Checkout time

0
votes

In hotels, there is usually a "checkout time," meaning the time at which you must depart your room on the next day, or be billed for another additional day at the hotel.

So how does one on checking into the hotel, ask the desk clerk "What time is checkout time tomorrow"?

Muy agradecidos a todos por qualquier informacion con respecto a esta cuestion.

17721 views
updated OCT 16, 2008
posted by paseloquepase

18 Answers

0
votes

lazarus1907 said:

paseloquepase said:

It appears that scapeuse's response is the most reasonable and accurate.

Last night I spoke to an uncle of mine from Spain, who speaks French, Latin and Greek, but not English (he's got a Phd in philosophy). He didn't know what a checkout was, and I laughed when he told me. Supposedly, everybody is learning English nowadays and you can talk to them in English, and hopefully they'll understand you, but if you want to speak Spanish, and you say "Where is the toilet, please'", you'll probably be understood, and they'll point you to the toilet. Excellent Spanish! What a success! Hold on, that's not Spanish. How is it possible? What happened is that the Spanish natives people will understand some English, they won't correct you, and you'll get away with it thinking that it is Spanish. Also, most Spanish native have an inferiority complex when it comes to languages, and they always think that if it is English, it is better than Spanish. So, why bother learning Spanish anyway? Better news than scapeuce'! You can not only "checkout time" in Spanish , but also "what" an "is" to ask "What is the checkout time'" in Spanish! Modern Spanish doesn't get any easier, uh? Try it! They'll understand your "Spanish".

Ask "¿A qué hora hay que dejar la habitación'", and you'll be understood by 100% of Spanish natives, as it is Spanish; ask "¿Cuál es la checkout time'", and every now an then, you'll meet someone whose English is not good enough to understand you (surely this won't happen in 5 star hotels, but in rather smaller and cheaper ones). By the way, is it "el checkout time", or "la checkout time"? I cannot find this word in the dictionary. I wonder why.


Come on, lazarus1907!...you make a lot of noise with the use of "checkout" (I've never said "checkout time" ) as is in Spanish....I mentioned it because it is used so ....and because I feel it is not bad to show alternatives when people is interested to learn ...Have you ever heard about "anglicismos" ? Why spaniards use "beicon" ( the spanish representation of the sound of "bacon") instead of "tocino"...why they also use "disco stop" for stop sign ( in Latin America we use "disco pare")... I don't see those things as a sin. At last, to be polite is free...this is a friendly site ... if you disagree with someone's opinion let us know it in a civilized way.....please.

updated OCT 16, 2008
posted by scapeuce
0
votes

You can get worked up over it if you want, but good luck on putting a stop to words crossing the border and finding their way into languages. in Mexico and Texas and California Where I've spent most of my time, people drive carros and when they don't stop so well, they get the breques(not sure of the spelling here, you don't usually see it written) worked on. If checkout has made the jump as well, I don't really think there's much you can do about it...or that you need to do about it. It's just another way to say something.

Natasha said:

All right, I would like to know what some other people on this site have actually encountered (and please, specify, what country). After all, a lot of you out there have done a lot of traveling!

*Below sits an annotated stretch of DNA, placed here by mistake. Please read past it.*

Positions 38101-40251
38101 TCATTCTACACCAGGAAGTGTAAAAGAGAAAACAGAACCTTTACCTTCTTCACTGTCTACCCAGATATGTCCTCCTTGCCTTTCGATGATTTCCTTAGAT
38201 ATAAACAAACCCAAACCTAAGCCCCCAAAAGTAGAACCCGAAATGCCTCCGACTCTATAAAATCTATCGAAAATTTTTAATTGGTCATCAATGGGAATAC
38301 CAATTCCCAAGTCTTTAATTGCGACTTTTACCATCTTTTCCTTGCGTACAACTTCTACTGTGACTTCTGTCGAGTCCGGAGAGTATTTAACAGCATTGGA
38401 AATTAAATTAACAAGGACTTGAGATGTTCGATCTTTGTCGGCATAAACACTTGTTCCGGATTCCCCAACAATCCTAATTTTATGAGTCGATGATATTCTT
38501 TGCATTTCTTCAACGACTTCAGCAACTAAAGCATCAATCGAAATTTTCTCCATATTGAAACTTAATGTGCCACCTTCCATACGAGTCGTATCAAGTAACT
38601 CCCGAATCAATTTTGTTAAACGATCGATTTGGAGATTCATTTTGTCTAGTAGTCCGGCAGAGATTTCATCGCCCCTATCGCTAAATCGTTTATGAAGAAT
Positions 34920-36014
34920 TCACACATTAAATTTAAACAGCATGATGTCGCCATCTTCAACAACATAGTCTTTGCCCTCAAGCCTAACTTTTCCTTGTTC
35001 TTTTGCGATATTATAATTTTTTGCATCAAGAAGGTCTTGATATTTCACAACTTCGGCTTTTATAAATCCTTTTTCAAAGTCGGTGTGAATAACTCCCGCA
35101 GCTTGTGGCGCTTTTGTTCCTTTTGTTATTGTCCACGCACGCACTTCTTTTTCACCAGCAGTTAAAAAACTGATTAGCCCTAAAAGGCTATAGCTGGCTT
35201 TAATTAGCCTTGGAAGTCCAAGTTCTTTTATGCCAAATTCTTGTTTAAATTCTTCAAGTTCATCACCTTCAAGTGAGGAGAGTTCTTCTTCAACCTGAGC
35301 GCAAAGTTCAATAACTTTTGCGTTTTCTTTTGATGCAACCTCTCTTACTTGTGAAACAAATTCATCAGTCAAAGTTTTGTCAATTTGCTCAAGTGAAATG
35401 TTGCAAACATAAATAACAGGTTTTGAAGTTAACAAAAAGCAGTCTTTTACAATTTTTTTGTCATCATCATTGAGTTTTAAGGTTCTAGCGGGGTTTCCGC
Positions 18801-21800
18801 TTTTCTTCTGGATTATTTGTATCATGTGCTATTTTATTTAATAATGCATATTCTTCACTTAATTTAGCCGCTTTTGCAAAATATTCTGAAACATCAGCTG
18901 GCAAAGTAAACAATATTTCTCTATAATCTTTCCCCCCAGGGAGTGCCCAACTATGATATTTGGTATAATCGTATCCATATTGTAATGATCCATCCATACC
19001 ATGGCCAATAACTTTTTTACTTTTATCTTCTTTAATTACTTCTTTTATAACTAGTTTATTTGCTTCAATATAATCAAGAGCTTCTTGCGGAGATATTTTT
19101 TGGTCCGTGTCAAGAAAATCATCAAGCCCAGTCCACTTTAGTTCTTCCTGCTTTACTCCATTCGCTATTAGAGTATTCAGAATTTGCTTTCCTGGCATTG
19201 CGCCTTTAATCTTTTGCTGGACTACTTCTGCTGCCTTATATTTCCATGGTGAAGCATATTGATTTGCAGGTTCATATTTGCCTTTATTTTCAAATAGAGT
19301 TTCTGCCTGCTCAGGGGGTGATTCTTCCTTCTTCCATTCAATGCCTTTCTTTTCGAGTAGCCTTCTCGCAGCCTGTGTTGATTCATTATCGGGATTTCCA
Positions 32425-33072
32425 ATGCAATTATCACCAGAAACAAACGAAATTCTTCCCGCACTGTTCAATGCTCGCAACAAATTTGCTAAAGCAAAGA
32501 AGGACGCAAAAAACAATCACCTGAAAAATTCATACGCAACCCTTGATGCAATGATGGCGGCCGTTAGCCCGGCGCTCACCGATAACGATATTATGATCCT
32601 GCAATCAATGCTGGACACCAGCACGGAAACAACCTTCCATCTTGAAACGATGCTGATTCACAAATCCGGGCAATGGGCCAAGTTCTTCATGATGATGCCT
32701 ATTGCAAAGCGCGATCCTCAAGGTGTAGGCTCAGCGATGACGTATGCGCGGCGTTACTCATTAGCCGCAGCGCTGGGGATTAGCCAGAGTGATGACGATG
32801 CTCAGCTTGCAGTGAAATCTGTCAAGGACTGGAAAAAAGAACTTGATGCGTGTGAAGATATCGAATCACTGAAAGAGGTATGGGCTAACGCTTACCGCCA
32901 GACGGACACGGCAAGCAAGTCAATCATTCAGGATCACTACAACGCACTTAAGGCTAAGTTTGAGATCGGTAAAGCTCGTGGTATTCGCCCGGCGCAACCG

>

updated OCT 11, 2008
posted by The-Steve
0
votes

Natasha said:

All right, I would like to know what some other people on this site have actually encountered (and please, specify, what country). After all, a lot of you out there have done a lot of traveling!


I've almost always said it (entirely) in their language (when I could) or in English. The only exception that I can think of was while in Greece, when I used French (which, at the time, was the official 2nd language).

updated OCT 11, 2008
posted by samdie
0
votes

All right, I would like to know what some other people on this site have actually encountered (and please, specify, what country). After all, a lot of you out there have done a lot of traveling!

updated OCT 11, 2008
posted by Natasha
0
votes

paseloquepase said:

If you ask the hotel desk clerk: "A que hora hay que dejar la habitacíon'" He or she will probably say (in Spanish): "Whenever you want to." ("En cualquier momento que deseas.") No?

Yes, and if you ask "What is the checkout time'", another smart''' could say to you: "The time at which you check out", hehe. If they answer that to you, ask for the complaint book, and they won't try to be so funny next time.

How do you do? - How do I do... what?
Thanks - You are welcome - Welcome... where?

Please, people interpret words in context, not literally. They should know what do you mean by "what time do I have to leave the room in the morning".

updated OCT 11, 2008
posted by lazarus1907
0
votes

If you ask the hotel desk clerk: "A que hora hay que dejar la habitacíon'" He or she will probably say (in Spanish): "Whenever you want to." ("En cualquier momento que deseas.") No'

updated OCT 11, 2008
posted by paseloquepase
0
votes

Natasha said:

paseloquepase, please notice that Lazarus is from Spain and he is not only a native speaker, but is also very knowledgable about the history of the Spanish language and variations in its use in different parts of the world.I am not about to jump into the middle of this controversy (it has been repeated, a million times, in one form or another, on this forum), but only point out that if you are traveling to Spain (as opposed to, say, Mexico), you had better know how to say it without the English loan word. Not so difficult, after all. First-year students know "dejar," "libre," and "habitación."

>

updated OCT 11, 2008
posted by paseloquepase
0
votes

paseloquepase, please notice that Lazarus is from Spain and he is not only a native speaker, but is also very knowledgable about the history of the Spanish language and variations in its use in different parts of the world.